Spatial Analysis of Aspergillus flavus S and L Strains
T. V. Orum, Plant Pathology Department
D. M. Bigelow, Plant Pathology Department
P. J. Cotty, ARS SRRC, New Orleans, LA
M. R. Nelson, Plant Pathology Department
The distribution of S and L strains of Aspergillus flavus is more stable
than previously realized. Analysis with GIS/geostatistics shows that
patches of similar S strain incidence persist over years. This information
will be exceptionally useful to programs involved with or planning large-scale
treatments to reduce aflatoxin contamination because it can be used to spatially
The Aspergillus flavus community at the soil surface is genetically diverse. The community
can be sub-divided into two strains (S and L) based on the morphology and growth rate of the
sclerotia (Cotty 1989). Because S strains consistently produce large amounts of aflatoxin
(>98 %), strain composition at the soil surface will influence the level of aflatoxin in the
crop. We have found areas in Yuma County that consistently average above 80 % S strain
incidence. A reduction in the S strain incidence in those areas has the potential to reduce
aflatoxin contamination in cotton. Some L strain isolates produce no aflatoxin at all
(Cotty et al. 1994). These isolates are of particular interest in aflatoxin management.
An experimental use permit for commercial field trials of atoxigenic strains to modify the A.
flavus strain composition was granted to P. J. Cotty in 1996 for treatments in 1996, 1997,
and 1998 (Cotty et al. 1997). Understanding spatial patterns of strain composition will be
useful in possible future treatments with atoxigenic strains.
The pattern and scale of the strain composition of A. flavus is determined by collecting
soil samples from the top .5 cm of soil and plating in the laboratory. Most biological
variables are spatially autocorrelated at some scale. Autocorrelation means that a variable
(such as the percentage of isolates that are S strain) is correlated with itself (auto) as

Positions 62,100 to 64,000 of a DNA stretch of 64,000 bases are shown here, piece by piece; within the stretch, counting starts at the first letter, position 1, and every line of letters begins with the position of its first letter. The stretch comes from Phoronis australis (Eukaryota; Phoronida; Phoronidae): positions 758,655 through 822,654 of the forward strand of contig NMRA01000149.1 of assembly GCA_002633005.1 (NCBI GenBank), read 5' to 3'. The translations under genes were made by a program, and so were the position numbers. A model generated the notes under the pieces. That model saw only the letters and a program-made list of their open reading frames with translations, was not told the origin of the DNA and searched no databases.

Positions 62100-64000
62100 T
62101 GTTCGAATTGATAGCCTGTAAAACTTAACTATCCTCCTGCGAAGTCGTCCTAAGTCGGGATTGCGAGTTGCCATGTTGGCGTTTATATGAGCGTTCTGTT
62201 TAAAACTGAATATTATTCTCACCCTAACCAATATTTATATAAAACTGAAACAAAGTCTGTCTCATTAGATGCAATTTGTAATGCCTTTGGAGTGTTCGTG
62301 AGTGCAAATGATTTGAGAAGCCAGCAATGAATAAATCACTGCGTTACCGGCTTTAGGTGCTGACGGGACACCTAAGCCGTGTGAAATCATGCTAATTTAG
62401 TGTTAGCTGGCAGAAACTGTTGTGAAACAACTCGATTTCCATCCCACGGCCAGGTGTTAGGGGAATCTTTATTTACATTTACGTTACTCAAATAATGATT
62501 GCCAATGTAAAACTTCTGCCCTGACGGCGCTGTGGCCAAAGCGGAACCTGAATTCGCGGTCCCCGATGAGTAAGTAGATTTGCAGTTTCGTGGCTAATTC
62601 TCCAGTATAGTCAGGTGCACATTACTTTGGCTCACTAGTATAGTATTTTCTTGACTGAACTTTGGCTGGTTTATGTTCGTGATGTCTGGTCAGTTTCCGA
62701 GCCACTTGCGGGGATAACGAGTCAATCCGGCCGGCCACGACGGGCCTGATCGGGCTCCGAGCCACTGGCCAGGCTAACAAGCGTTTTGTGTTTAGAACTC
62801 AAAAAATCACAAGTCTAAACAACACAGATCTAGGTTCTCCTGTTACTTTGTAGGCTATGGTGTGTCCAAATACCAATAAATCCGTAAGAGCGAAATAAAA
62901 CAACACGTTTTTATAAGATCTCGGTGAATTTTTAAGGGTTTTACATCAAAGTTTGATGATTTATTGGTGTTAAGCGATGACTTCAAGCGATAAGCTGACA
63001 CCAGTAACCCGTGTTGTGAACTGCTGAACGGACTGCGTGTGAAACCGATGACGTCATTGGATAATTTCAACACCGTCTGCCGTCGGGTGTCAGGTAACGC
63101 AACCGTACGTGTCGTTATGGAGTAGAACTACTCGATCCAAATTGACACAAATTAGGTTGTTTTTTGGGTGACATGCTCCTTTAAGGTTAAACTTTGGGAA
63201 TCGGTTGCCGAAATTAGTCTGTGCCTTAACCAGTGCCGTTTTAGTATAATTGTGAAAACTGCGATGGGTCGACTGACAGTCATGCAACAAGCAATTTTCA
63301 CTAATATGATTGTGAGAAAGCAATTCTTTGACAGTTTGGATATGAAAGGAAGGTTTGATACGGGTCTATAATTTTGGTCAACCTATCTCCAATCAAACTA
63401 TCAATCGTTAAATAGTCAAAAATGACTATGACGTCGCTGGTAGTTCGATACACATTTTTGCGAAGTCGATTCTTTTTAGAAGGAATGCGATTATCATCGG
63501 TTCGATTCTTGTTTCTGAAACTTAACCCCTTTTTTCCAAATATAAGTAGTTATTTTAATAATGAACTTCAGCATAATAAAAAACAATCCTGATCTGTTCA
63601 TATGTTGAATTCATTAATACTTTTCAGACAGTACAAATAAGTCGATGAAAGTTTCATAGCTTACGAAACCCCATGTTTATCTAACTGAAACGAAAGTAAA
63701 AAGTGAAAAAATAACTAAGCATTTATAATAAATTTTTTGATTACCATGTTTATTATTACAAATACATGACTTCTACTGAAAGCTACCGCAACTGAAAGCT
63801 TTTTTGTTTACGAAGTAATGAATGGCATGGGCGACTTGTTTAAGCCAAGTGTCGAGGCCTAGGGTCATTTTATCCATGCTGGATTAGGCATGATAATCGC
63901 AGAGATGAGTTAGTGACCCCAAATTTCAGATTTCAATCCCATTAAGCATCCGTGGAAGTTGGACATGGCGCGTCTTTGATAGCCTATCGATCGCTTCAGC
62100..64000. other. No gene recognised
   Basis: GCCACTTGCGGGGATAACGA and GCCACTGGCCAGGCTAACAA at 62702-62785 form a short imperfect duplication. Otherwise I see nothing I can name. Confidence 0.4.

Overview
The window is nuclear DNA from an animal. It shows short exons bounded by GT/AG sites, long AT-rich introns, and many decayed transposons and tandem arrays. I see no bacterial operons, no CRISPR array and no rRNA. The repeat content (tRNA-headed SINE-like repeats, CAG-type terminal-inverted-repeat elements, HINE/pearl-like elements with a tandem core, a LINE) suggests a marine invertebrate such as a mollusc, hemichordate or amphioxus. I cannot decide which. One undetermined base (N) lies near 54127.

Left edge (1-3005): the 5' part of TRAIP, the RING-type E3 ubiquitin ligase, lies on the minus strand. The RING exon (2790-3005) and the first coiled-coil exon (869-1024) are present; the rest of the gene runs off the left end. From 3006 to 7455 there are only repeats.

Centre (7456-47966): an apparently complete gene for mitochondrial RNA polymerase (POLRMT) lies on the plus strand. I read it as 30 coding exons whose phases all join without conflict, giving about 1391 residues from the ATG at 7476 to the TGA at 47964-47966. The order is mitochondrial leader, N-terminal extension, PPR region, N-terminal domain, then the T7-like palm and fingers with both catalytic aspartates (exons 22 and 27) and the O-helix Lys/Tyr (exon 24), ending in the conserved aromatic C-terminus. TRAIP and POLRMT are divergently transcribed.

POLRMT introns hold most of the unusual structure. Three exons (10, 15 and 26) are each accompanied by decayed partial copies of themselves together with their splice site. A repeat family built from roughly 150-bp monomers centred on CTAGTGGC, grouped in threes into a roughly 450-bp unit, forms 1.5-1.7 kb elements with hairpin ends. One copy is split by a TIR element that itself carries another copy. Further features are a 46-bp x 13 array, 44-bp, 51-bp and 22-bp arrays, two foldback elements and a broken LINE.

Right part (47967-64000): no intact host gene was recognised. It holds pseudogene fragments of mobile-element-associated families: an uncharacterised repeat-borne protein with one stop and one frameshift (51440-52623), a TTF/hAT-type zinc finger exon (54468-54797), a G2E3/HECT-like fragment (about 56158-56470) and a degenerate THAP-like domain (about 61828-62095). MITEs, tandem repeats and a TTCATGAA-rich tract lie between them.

opposed to another variable (cross). We use the term "patch" to describe an area in which a
variable has similar values - i. e. an area in which there is spatial autocorrelation. The
range of distances over which there is spatial autocorrelation is an estimate of the patch
size. Since 1994, repeated sampling of soil in Yuma County, AZ cotton growing areas has
shown that S strain incidence is patchy and that patches persist overtime (Orum et al. 1997).
There is spatial autocorrelation over two ranges: 2.5 km and 25 km. Sampling of fields
adjacent to the originally sampled fields in July 1996, October 1996 and March 1997 have
demonstrated that patches of low S strain incidence extend beyond field boundaries and do not
correspond in an obvious way with the crop in the field or with field crop sequence. Many
locations have shown a very stable strain composition over time. For example, samples from
the corner of one field in the Texas Hill area of eastern Yuma County, has had an S strain
incidence between 80 and 100 % for eight consecutive sampling dates
(Figure 1). In another field in the area, strain S incidence
has been under 35 % seven of eight times (Figure 1).
Mapping strain incidence
Because S strain incidence is relatively stable over time, strain composition maps of
regions will be significant. In July 1997, we began sampling from other locations broadly